Trigger Trend believes those entrepreneurs, including Zhang, are different in being more idealistic.

It said entrepreneurs from the older generation that was strapped by unfavorable conditions think survival is most important and how to make money is their biggest concern when starting businesses.

Things began to change when BAT emerged.

Li's Baidu made a difficult transformation to shift from providing a business to business search engine to a business to consumer model. Ma's Alibaba also experienced difficulties changing from providing paid service to free service.

In contrast, entrepreneurs of the new generation set up their goals and systems first, then find the resources needed to drive the business according to their optimal model.

The motto that "not making a profit is shameful" does not apply to them.

With support from venture capital, they can win market shares in the Internet world through subsidizing their users.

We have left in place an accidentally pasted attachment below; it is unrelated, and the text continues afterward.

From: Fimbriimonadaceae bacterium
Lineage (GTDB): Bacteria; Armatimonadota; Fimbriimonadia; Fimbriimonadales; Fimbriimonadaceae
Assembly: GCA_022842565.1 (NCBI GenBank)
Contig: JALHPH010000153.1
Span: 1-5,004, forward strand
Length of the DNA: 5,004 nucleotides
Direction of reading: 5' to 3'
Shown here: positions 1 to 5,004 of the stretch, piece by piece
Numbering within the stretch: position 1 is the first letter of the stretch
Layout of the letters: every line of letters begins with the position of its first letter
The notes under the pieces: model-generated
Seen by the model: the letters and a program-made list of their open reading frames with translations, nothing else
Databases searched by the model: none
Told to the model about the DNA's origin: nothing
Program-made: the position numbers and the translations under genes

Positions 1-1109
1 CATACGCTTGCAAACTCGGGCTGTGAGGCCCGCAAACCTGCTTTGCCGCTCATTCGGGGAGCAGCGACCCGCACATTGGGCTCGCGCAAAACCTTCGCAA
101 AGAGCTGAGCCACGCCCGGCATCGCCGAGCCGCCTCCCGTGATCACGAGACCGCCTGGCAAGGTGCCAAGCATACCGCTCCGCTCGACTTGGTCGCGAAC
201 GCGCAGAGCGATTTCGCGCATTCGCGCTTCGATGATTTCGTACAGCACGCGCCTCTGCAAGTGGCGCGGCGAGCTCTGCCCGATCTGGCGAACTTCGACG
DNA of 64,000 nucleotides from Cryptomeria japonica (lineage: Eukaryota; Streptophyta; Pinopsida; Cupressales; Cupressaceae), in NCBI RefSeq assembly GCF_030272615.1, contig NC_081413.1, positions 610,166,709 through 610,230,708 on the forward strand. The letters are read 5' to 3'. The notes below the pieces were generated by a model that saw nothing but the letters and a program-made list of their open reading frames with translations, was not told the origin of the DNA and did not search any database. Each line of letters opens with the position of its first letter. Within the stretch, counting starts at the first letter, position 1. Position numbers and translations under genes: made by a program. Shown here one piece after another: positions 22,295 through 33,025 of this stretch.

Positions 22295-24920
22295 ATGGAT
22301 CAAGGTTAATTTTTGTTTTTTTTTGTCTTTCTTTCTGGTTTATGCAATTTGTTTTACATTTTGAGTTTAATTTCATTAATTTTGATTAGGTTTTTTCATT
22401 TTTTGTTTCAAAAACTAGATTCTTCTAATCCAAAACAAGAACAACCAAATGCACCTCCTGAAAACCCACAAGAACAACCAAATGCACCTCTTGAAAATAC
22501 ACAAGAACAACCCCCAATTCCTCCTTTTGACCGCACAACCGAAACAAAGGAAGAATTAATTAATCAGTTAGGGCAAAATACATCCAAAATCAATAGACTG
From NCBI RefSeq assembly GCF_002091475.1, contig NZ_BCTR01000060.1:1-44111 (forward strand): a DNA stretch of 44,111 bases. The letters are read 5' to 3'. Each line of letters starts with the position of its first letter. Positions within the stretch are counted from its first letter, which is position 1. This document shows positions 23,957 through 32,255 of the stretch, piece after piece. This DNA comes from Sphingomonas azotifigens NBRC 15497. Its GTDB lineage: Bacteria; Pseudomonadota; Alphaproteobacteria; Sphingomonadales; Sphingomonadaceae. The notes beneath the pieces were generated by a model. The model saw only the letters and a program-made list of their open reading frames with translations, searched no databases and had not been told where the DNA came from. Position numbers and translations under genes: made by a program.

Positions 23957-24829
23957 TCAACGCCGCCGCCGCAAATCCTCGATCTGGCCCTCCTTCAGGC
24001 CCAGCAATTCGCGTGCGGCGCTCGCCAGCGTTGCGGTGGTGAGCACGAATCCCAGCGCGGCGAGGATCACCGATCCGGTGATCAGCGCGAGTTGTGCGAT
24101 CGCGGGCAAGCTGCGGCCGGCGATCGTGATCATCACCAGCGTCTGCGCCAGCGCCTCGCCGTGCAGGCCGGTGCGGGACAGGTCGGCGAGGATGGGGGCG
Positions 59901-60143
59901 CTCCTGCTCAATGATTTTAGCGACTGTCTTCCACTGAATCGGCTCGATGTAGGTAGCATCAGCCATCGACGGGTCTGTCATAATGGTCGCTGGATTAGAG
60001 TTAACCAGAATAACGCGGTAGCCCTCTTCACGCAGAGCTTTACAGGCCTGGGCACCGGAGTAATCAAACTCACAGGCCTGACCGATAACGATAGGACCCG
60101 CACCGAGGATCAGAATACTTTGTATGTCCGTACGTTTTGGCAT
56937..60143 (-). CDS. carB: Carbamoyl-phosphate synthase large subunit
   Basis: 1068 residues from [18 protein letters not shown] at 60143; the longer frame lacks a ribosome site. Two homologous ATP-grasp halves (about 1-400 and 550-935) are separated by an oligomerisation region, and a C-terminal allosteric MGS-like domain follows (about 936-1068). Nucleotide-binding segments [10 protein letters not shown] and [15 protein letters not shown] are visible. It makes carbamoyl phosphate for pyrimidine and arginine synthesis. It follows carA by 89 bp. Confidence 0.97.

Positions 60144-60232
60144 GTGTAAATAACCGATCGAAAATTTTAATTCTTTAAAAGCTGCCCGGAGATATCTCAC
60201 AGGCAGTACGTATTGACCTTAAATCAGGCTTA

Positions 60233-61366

"The result of this is that new Chinese entrepreneurs think about how to change the world rather than making money, like their counterparts in Silicon Valley," Trigger Trend reported.

Another feature of next generation entrepreneurs is they are more willing to share, said the report.

They are confident and open to discussion.

They no longer follow a Wall Street business culture that revolves around a hierarchy system, but believe in Silicon Valley's culture that is built on equality and cares more about partnerships than employment relations.

The report said the young and idealistic entrepreneurs are therefore willing to share their benefits and power to streamline their companies to achieve their goals.

"Cheng Wei hired Liu Qing from Goldman Sachs while Zhang Yiming hired leaders from top media, leading Internet giants and Silicon Valley. Those moves dramatically improved the quality and development speed of their companies," the report said.

Hot Topics

Editor's Picks